‘have you heard about jesus’ ‘oh yeah he was highly recommended’

Yeah so I was recommended to like Jesus today on FB:

lol

BASICALLY two thoughts went through my mind:

1.) What kind of guy would you have to be to pose for a picture to BE Jesus? Freakin weird.

2.) What do Christians think/feel when they see pix of the J man? I mean obviously they’re representations. I would be kinda distracted and a bit weirded out I think. You would really have to be thinking of a lot of things at once, like “oh that guy, my lord and savior, that’s not the real guy though, so I shouldn’t have that guy in mind for this worship, there’s just a guy out there somewhere who is my lord and savior, and if it’s just a representation he could be represented by anything really, even a banana. Or a nice, like, woman. I mean who knows. Just cause it’s a MAN. Oh, has to be a man. They use different races, different facial expressions, and it’s all supposed to represent the same guy. Very strange.” Then I’d be like I simply can’t look at this picture any more.

Well, I went to a Bulgarian Orthodox church today. It was only a matter of time, right?

Basically, I was dragged into it by a Spiritually Seeking Friend (TM). She says she’s using her “emotions” to “guide” her to the right denomination, which is completely foreign to me, but OK to each their own.

The first thing that struck me when walking into the little one-room church was the utter solemnity. Like, I didn’t even want to rustle (hello Reform temple). I tried to decide whether that was just because it was my first time, but I’m pretty sure it wasn’t, and let me tell you why.

Everyone was standing, ladies on the left and men on the right, all the ladies had their hair covered and were wearing long skirts and bad shoes. There aren’t any “pews” in Eastern Orthodox, I learned. Every once in a while they would start singing “Lord have mercy” etc. and I must admit they had a nicer communal singing voice than I ever heard in shul or anything. It was like they were the freakin hired choir or something. Sometimes people would come in (slowly and tentatively, of course), and take candles out of this “candle bin” attached to the wall, and cross themselves like a hundred times and one lady kissed three icons (on the feet, naturally). I couldn’t really see the men, but the women were standing with their hands politely folded in front or behind them, and obviously I was standing there in the very back with my friend with my arms folded looking like a nervous wreck in that place but whatever.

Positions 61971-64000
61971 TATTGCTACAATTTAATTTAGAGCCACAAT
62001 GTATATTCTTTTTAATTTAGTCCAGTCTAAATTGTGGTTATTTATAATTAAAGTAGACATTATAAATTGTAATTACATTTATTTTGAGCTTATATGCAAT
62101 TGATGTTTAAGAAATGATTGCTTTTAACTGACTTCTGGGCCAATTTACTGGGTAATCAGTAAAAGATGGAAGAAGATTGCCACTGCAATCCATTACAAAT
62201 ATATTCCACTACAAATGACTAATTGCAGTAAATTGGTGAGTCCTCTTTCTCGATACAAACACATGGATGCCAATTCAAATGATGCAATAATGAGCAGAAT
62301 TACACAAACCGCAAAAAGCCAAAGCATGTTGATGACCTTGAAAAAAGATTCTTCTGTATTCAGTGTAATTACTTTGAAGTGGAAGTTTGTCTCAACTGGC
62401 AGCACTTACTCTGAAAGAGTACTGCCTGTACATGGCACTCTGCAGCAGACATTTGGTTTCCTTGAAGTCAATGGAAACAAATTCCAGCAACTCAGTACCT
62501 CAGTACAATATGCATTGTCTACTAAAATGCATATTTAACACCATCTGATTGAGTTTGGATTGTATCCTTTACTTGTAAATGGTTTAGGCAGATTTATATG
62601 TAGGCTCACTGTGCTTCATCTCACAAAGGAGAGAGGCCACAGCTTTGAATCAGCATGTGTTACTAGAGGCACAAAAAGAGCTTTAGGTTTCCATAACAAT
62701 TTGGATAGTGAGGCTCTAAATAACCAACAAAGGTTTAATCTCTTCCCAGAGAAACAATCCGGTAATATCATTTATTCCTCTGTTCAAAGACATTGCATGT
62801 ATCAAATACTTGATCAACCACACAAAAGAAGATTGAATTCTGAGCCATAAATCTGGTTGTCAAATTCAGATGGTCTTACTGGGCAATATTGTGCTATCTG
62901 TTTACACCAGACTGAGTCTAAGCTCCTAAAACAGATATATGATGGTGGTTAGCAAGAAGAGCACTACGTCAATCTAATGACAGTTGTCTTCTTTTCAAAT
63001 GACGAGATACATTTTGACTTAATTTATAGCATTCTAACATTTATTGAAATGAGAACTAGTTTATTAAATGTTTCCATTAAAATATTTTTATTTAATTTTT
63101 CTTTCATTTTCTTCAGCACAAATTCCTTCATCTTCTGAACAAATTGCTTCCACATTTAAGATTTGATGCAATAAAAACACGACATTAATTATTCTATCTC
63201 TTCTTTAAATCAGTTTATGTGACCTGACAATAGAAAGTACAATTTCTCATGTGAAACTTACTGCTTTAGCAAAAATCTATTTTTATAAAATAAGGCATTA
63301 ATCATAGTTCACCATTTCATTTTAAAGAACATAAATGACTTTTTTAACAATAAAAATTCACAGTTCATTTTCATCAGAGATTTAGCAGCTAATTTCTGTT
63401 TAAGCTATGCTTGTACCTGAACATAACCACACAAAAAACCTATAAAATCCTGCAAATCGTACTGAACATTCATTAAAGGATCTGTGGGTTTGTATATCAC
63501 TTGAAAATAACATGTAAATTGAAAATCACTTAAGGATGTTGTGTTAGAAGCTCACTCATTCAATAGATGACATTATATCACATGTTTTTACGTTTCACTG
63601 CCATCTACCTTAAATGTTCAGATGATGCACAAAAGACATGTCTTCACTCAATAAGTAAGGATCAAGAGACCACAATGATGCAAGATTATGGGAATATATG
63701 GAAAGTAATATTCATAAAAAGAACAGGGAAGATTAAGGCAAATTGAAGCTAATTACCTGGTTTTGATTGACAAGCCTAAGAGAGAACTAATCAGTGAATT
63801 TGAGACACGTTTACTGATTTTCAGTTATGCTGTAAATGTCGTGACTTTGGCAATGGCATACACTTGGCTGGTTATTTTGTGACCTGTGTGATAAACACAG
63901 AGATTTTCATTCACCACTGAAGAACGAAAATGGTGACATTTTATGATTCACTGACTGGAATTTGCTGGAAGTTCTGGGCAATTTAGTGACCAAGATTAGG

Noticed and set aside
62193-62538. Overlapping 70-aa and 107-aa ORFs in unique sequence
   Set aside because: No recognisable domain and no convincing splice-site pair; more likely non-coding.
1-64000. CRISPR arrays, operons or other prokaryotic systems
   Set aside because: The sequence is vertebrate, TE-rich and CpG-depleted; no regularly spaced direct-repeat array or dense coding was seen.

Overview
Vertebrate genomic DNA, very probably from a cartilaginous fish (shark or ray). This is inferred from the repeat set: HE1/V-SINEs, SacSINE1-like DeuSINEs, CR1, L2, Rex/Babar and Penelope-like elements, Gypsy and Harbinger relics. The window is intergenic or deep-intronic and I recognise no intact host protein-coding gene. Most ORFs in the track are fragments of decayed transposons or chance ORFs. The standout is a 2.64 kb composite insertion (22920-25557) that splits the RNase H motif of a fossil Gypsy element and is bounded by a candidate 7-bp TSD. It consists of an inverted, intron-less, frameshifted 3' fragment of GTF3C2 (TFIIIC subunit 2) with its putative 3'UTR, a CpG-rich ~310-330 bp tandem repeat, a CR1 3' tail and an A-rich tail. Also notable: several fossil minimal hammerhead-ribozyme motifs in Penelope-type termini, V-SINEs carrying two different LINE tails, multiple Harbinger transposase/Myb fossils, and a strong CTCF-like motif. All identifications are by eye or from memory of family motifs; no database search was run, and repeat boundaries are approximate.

The priest looked like he motorcycled in his spare time, and I think one of his assistants (beacon? deacon? wtf) went to my high school. Notwithstanding that, they read a lot of stuff. And when they did it was in this annoying churchy monotone. It only ceased when the priest gave his sermon, which was totally weird and seemed out of place given the supposed ethereal ideal that place was supposed to have (there was incense).

There were icons literally covering all the walls…and of course I was standing right in front of the scariest Jesus in the whole church…freakin no-chin Jesus staring me down with his beady eyes in that scary picture.

So yeah, we’re standing in the foyer/hallway facing the main room, and I look up and suddenly see this looking back at me:

"I'm here to save you."

“I’m here to save you.”

I’m not sleeping tonight.

Anyway, that’s not the point. The point is this: I don’t get this about Christianity, culturally speaking. The whole “be serious in church,” “church is somber” thing. My friend said she liked it (it gave her a “good feeling”), but I thought it didn’t make any sense because it seems like that just serves to keep religion contained inside the church. Like, I get trying to make it like the altar or whatever with the incense and stuff, but once you get outside, what do you do? Go to Country Cookin’?

I mean, I know for Eastern Orthodox those ladies were wearing their long skirts and stuff, and I guess that stays with them, and I’m guessing they, like, say their Christian version of daily tehillim or whatever, but still. It’s kind of like saying “God is mostly in here, and in everyday life just minimally.”